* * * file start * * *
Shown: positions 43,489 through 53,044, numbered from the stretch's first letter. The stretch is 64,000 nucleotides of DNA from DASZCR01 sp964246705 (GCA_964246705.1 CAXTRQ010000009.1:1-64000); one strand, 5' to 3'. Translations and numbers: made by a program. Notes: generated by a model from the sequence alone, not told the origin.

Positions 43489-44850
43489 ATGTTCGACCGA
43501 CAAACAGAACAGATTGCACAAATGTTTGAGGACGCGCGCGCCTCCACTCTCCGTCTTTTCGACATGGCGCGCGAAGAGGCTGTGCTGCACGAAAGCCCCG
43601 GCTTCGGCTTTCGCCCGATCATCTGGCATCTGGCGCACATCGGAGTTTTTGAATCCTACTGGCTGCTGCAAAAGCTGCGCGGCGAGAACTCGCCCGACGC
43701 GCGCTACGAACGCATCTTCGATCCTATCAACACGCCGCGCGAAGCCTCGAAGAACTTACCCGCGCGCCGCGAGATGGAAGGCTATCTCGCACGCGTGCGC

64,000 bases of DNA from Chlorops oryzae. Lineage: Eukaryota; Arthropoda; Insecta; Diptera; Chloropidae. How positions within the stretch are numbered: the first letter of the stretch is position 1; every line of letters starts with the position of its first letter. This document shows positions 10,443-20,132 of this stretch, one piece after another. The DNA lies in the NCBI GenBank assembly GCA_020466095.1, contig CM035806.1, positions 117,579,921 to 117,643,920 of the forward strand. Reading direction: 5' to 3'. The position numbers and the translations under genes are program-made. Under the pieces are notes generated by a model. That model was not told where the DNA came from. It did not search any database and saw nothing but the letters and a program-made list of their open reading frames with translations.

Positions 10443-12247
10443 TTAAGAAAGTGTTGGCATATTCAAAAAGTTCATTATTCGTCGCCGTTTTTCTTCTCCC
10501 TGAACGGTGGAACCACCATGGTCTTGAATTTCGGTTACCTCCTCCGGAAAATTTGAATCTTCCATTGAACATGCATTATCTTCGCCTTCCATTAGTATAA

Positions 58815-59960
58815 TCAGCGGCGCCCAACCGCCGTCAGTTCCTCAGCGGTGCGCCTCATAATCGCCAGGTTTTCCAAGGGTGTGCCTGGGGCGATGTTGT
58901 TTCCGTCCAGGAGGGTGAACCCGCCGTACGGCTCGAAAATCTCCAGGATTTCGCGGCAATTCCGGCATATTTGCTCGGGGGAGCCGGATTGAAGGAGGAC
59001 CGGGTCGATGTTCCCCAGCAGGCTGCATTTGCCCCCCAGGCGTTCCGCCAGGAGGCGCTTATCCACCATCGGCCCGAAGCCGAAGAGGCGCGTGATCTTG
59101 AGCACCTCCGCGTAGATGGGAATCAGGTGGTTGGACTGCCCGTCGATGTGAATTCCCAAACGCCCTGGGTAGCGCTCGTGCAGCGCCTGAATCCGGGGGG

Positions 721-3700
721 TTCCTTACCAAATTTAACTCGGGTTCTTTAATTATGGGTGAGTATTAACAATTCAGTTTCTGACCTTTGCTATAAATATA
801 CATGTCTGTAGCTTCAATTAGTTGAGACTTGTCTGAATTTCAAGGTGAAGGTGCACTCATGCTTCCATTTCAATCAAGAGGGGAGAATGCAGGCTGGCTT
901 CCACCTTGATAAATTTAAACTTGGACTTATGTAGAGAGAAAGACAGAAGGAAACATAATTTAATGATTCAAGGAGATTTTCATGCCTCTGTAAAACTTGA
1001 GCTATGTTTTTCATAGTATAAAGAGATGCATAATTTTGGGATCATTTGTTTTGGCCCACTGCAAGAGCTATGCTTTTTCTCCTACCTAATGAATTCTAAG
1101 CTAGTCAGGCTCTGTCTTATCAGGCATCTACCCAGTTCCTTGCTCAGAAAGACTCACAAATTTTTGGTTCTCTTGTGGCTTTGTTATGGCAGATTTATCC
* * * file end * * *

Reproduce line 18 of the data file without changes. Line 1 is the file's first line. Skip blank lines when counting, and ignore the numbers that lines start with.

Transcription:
801 CATGTCTGTAGCTTCAATTAGTTGAGACTTGTCTGAATTTCAAGGTGAAGGTGCACTCATGCTTCCATTTCAATCAAGAGGGGAGAATGCAGGCTGGCTT